Skip to main content

TV Review: Breaking Bad

On the insistence of a close friend, I agreed to try watching Breaking Bad. I'm late, I know, but when I first heard about the TV show I didn't think it sounded like my kind of TV.  Am not a drugs and violence sort of girl, but I was told that this theme was somewhat superficial and that really the show has a lot of heart and was emotional at times.

After watching the first episode, I could somewhat see where the story was going. I could also say that I was not going to enjoy it, though I continued to watch the whole first series, and can now definitely say that the show is not my cup of tea!

Now that's not saying the show isn't good, I don't dispute that. But the thing that struck me while watching the show was how it conforms to racial stereotypes, in fact, it seems the whole appeal of the show is rooted in our understanding of racial stereotypes.

Walter the lead character, has spent his whole life being a law abiding citizen. He works 2 unsatisfying jobs to make ends meet, despite having had a very successful career as a scientist. Shortly after his 50th birthday he is diagnosed with lung cancer, which will financially damage his family, so he comes to a decision to cook crystal meth with an ex-pupil.

The show charts his journey in the drug's game to leave his family financially stable, as well as to pay his medical expenses while undergoing cemo. Though my question is, if Walter wasn't white would this still be good TV?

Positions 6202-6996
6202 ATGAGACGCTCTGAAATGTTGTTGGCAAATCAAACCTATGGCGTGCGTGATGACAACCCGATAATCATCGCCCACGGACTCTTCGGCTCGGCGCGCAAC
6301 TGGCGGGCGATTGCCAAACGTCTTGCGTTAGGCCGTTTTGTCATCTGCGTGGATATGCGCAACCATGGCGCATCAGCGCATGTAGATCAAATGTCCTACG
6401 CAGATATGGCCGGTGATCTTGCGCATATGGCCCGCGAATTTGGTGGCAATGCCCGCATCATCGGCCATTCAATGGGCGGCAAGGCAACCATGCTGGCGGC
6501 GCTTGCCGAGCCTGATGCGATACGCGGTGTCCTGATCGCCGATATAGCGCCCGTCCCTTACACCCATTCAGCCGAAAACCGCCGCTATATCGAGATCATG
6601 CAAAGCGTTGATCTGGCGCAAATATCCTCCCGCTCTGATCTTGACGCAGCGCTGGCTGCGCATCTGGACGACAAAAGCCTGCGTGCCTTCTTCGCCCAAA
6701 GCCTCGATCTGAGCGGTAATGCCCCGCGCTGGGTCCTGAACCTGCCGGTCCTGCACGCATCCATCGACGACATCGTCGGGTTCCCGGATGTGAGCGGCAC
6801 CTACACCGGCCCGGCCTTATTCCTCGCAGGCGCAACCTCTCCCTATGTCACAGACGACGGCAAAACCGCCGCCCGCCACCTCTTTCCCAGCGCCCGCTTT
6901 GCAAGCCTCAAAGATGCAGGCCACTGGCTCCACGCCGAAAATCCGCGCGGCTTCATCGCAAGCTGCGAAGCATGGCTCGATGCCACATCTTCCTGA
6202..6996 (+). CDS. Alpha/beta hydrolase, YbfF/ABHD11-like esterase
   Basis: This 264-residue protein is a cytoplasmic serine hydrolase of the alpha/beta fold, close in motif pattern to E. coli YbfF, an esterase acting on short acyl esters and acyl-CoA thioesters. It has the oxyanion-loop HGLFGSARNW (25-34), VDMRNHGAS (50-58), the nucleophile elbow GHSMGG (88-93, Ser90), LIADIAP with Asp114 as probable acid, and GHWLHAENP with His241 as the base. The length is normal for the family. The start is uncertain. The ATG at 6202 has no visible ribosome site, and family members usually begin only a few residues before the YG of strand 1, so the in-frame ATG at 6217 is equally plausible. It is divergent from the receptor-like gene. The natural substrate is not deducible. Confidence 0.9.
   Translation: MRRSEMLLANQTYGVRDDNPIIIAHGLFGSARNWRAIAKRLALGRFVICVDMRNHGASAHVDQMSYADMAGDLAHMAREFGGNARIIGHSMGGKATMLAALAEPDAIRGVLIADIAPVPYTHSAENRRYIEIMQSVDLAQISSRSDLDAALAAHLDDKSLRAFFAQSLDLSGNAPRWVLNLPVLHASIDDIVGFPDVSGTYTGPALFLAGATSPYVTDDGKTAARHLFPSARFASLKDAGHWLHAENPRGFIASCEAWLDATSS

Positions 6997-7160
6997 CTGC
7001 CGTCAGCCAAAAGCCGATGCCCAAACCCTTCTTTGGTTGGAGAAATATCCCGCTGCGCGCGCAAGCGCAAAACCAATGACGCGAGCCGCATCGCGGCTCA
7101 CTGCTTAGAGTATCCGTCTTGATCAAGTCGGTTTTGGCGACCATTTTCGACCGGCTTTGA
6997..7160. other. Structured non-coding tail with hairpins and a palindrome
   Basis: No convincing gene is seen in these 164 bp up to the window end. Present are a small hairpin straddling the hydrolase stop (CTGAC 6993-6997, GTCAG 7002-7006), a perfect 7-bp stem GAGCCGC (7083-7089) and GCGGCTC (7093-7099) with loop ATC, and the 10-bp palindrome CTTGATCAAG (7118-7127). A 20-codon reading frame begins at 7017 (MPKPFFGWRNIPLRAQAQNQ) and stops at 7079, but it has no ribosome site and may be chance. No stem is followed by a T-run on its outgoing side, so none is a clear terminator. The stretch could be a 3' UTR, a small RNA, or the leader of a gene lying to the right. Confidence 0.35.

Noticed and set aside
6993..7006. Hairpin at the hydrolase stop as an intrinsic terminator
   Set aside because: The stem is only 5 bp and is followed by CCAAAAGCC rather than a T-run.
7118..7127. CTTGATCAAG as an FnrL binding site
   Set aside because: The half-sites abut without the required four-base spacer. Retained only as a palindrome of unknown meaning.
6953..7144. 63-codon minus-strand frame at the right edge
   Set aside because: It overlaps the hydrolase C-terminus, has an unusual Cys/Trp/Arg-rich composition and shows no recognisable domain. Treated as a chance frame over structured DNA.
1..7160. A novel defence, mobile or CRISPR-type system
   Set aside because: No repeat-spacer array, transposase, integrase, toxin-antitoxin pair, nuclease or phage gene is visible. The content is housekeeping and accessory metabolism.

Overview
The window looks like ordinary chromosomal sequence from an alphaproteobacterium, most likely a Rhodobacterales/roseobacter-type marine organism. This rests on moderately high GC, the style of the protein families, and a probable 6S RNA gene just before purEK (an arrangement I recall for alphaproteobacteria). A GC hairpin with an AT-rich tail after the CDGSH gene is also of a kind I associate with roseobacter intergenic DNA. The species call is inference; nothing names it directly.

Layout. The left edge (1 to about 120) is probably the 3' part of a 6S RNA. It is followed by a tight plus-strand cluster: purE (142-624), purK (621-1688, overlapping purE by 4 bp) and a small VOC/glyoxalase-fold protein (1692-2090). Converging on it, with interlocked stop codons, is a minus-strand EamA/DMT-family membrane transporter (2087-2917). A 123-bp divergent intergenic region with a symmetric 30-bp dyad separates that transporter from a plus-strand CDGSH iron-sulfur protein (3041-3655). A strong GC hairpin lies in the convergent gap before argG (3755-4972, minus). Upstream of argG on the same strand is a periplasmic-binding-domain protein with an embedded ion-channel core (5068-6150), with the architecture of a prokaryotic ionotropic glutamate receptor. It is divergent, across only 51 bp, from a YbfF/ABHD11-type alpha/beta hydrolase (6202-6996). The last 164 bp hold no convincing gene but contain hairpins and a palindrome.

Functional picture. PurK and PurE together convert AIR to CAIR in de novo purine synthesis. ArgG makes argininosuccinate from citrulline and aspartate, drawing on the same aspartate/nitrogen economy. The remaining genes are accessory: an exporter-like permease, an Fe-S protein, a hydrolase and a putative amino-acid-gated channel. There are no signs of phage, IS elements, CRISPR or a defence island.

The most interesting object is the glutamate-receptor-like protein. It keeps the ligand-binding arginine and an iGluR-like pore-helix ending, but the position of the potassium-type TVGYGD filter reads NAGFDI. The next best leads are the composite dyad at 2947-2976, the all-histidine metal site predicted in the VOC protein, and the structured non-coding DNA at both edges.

I assume the appeal of the show is the morally gray area Walter is put in. As he is supporting and profiting from the drug's trade, yet we know he is a good man, try to support his family. But how much of what we know of his good character is unconsciously based on his skin colour?

Would the storyline still be valid if Water was a black man? Or would we think that as a black man, Walter would have to have some ‘street smarts’. In the white Walters case, his DEA brother-in-law is always mocking the fact that Walter has lived such a clean and sheltered life, though if he were black, would this still be plausible?
He doesn't have to be black, the same question could be said of Walter being Latino. Conveniently the show depicts Latino characters as being in the drug trade, deceitful, crazy and violent. From the regional drug dealer Krazy-8, his drug cooking cousin Emillo, to to his honest living father who makes a living ripping his customers off with extended warranties at his furniture store. So could Walter be Latino?

Walter is validated by being white, since our understanding whiteness is of being wholesome, honest and good. Or at least less criminal. Yet the facts that Walter kills 2 men, robs and destroys some guys car (not to mention cooks drugs) seem to be reason to we the viewer should be sympathetic and pity him, since it's the cancer making him do it, he's only trying to support his family before he dies.

This is why I feel uncomfortable watching the show as I don't feel pity for him, nor can I remain sympathetic to the character while he learns to enjoy being bad! I don't find any humor is this middle class white man resorting to using his intelligence to cook 'high grade' crystal meth out in a trailer in the desert, then coming home to his unsuspecting family.

While the Latino drug dealing characters in the show is portrayed to enjoy this line of work and enter into it by choice, I actually don't see much difference between them and Walter, especially considering the social disadvantages many experience being of the non-white race. They may not have cancer like Walter, but their intentions are not dissimilar, and they both share a reduced life expectancy! So how, as the viewer, can we have sympathy for Walter yet despise the Krazy-8's of the show (or of life)?